Consistent with the State's implementation of CDC's guidance on COVID prevention, use layered strategies including staying up to date on vaccines and following the steps below to help prevent illness.  

The CDC also issued updated respiratory virus guidance to help people lower risk of a range of common respiratory viral illnesses, including COVID-19, flu and RSV.



Everyone should:

  • Stay up to date with COVID-19 vaccines.
  • Wash your hands often with soap and water for at least 20 seconds, especially before you eat.
  • Avoid touching your eyes, nose, and mouth with unwashed hands.
  • Avoid close contact with people who are sick.
  • Wear a mask in crowded places.
  • Cover your cough and sneezes with a tissue and discard it in a closed container.
  • Clean frequently touched surfaces and objects

For people who feel sick or have symptoms of COVID-19:





Monitor your symptoms. *Common symptoms are:

  • Fever or chills
  • Cough
  • New loss of taste or smell
  • Shortness of breath or difficulty breathing
  • Fatigue
  • Muscle or body aches
  • Headache
  • Sore throat
  • Congestion or runny nose
  • Nausea or vomiting
  • Diarrhea

*Emergency warning signs include:

  • Trouble breathing
  • Pain or pressure in the chest that doesn’t go away
  • Confusion or trouble waking up
  • Bluish lips or face

Call for medical attention immediately.

*This list is not a complete list. Please consult your medical provider for any other symptoms that are severe or concerning.

What to do if You are Sick

  • Stay home and away from others.
  • Cover your cough and sneezes.
  • Clean and disinfect surfaces.
  • Rest and drink plenty of fluids.
  • Manage fever and pain with over-the-counter fever reducers and pain relievers (never give aspirin to children).
  • Call your health care provider if you are in a higher risk group or are very sick to see if antiviral treatment is recommended for you.

How Long to Stay home if you are Sick

The length of time you can infect others may vary depending on the strain of COVID-19. You are usually contagious from 2-3 days before symptoms start through 10 days after illness begins. If you were severely ill, you could be contagious longer than 10 days.

  • Stay home at least 24 hours after you are fever-free without using a fever reducing medicine and symptoms are getting better overall. Wear a mask for the next 5 days.
    • Take special care if you will be around someone at risk for severe illness, including the very old, the very young, those who are pregnant, or those who are immunocompromised.
    • People are usually most contagious early in the illness.
  • Children under age 2 should never wear a mask. Consult with a health care provider about how long the child should stay home.

People at High Risk of Severe Illness

Anyone can get COVID-19 and feel sick, but some people are at high risk for serious illness and even death. People who have received COVID-19 vaccines can still experience infections, although their risk of severe illness and hospitalization is greatly reduced.

These are some of the factors that could put you at high risk:


The risk of getting seriously sick from COVID-19 increases with age, especially starting at the age of 65. Most COVID-19 deaths occur in people older than 65. The risk of COVID-19 hospitalization or death is worse if you also have an underlying health condition.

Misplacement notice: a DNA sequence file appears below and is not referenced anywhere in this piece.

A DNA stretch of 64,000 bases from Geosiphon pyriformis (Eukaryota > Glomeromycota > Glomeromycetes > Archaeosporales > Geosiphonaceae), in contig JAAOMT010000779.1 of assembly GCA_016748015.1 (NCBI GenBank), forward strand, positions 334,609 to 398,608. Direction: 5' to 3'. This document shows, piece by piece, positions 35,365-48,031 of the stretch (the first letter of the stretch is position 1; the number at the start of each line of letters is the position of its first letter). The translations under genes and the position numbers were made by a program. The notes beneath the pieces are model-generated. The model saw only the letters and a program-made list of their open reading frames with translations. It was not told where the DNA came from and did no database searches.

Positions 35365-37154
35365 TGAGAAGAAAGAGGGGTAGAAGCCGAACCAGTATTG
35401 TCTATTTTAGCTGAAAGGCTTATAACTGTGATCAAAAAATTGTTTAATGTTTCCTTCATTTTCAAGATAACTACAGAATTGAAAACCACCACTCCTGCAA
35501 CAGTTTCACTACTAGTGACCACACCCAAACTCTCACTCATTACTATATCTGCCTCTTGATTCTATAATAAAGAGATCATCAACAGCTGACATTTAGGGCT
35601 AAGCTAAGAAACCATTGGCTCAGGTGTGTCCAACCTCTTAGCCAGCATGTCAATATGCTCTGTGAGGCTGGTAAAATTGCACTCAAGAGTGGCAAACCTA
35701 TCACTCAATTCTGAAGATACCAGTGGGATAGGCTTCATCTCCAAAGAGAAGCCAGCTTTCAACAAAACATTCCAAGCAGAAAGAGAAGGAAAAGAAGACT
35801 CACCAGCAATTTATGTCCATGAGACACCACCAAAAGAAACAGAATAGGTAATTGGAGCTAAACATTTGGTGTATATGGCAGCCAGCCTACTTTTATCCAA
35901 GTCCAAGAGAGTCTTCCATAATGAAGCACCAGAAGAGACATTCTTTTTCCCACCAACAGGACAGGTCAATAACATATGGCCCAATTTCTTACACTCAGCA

Underlying Health Conditions

People with underlying or chronic health conditions (called "comorbidities") are especially vulnerable to serious illness, hospitalization, and death if they catch COVID-19. The disease can weaken their body or make their underlying health condition worse.

Below are the most common comorbidities that lead to serious COVID-19 complications:

  • Heart disease (high blood pressure, diabetes, high cholesterol, coronary artery disease, atrial fibrillation, and more)
  • Lung disease (asthma, COPD, and more)
  • Obesity and overweight (any BMI greater than 25 kg/m2)
  • Smoker (current or former)
  • Liver disease (hepatitis, cirrhosis, alcohol-related illness, and more)
  • Chronic kidney disease
  • Dementia and Alzheimer's disease
  • Cystic fibrosis
  • Cancer
  • Blood disorders (sickle cell anemia, thalassemia)
  • Pregnancy
  • Disability (cerebral palsy, birth defects, intellectual and developmental disability, Down syndrome, ADHD)
  • History of stroke
  • History of substance use
  • Tuberculosis
  • Immunocompromised, or have a weakened immune system (including people who have received an organ or bone marrow).
  • Mental health conditions
  • Physical inactivity
  • Sickle cell disease or thalassemia
  • Solid organ or blood stem cell transplant

If you have any of the conditions on this list, make sure you are up to date on your COVID-19 vaccinations, and continue to wear a mask, social distance, and wash your hands often to help prevent infection.


Due in part to a long-standing history and persistence of structural racism and inequities (known as the social determinants of health), many Black and Hispanic communities in the United States have experienced worse health outcomes from COVID-19 compared to other populations. This includes higher rates of COVID-19 hospitalizations and deaths for Black and Hispanic communities.

Anyone with one or more of the factors listed above who gets COVID-19 is more likely to:

  • Be hospitalized
  • Need intensive care
  • Require a ventilator to help them breathe
  • Die